Recent evidence suggests that a flight to the countryside may be occurring, prompted most likely by Covid-19, the desire for more healthy living environments and the greater choice afforded by homeworking. In November 2021, for example, The New Statesman reported that 545,000 town and city dwellers in England and Wales took to the countryside in the year to June 2020, 86,000 from London, 13,000 from Bristol and 12,000 from Birmingham. This move was, significantly, driven by younger age groups, with 54 per cent of those migrating from the urban to rural areas aged under 40. The balance may be shifting…

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Location: Greater Manchester

The job: “We currently have an exciting opportunity for a development consent orders manager to join our development consent orders (DCO) team, within our major projects directorate in Manchester.

“In this role you will support and work collaboratively with a group of Highways England regional project teams to deliver DCOs and Highways Act 1980 orders and compulsory purchase orders across multiple major projects in the Road Investment Strategy so that legal and planning requirements and project delivery are met within National Highways’ delivery targets.”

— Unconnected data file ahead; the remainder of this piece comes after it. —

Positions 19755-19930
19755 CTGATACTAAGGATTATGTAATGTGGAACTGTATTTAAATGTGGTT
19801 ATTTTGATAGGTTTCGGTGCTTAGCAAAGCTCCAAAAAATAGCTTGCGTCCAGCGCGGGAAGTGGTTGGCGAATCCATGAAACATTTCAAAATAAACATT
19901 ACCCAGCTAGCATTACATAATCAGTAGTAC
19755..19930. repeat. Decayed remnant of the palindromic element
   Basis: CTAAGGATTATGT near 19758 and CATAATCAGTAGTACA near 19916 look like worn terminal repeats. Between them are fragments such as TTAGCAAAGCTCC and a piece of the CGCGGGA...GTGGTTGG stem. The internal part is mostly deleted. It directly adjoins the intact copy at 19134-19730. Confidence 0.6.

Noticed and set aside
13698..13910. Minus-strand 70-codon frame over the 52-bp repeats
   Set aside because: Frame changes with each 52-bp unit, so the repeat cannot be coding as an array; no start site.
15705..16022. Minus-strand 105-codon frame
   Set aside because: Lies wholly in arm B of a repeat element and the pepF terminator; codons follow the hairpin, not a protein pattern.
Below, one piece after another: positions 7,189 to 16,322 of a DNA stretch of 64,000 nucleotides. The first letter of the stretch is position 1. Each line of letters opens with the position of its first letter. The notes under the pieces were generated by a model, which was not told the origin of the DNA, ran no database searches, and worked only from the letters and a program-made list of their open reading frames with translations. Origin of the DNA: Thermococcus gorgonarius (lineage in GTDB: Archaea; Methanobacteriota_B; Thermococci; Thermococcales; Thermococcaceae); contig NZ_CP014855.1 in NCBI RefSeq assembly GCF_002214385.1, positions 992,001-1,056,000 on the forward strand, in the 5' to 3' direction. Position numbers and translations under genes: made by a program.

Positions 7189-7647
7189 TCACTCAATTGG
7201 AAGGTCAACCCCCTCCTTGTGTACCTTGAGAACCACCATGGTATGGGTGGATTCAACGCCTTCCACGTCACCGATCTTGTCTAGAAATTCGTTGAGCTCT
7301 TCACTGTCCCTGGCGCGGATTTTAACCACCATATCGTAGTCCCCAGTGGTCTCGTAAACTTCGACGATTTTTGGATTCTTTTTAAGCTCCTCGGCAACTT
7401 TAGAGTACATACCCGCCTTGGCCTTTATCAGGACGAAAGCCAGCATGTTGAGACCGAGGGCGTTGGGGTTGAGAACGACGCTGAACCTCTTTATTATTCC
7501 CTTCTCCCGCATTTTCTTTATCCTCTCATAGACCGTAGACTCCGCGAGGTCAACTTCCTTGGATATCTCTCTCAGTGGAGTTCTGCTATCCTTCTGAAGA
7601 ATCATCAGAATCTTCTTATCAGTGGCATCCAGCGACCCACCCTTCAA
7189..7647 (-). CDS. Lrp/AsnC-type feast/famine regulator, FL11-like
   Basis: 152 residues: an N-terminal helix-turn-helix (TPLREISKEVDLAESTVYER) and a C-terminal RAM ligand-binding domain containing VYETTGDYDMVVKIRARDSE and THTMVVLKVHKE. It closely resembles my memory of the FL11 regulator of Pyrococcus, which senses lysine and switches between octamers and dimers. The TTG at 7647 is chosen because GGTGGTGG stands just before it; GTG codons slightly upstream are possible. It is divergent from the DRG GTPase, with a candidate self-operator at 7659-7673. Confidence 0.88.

Among other responsibilities, you’ll be required to work with major project teams and to deliver order submission documents; provide specialist training focused on technical areas to project teams; contribute to the maintaining and improving of multiple Project Control Framework products accessed by all National Highways major projects delivery teams.

Tarmac road surface [square]Fun fact: It’s one of the most important and influential inventions in the modern world and probably also one of the most overlooked. Without it, we wouldn't have built out towns and cities as we do and our economies would be run along rather different lines.

Tarmac. Without it, our roads and our economy would not run nearly as smoothly (arguably). In fact, its invention came about – as have so many things – by a happy blend of accident and inspiration: the right person in the right place at the right time.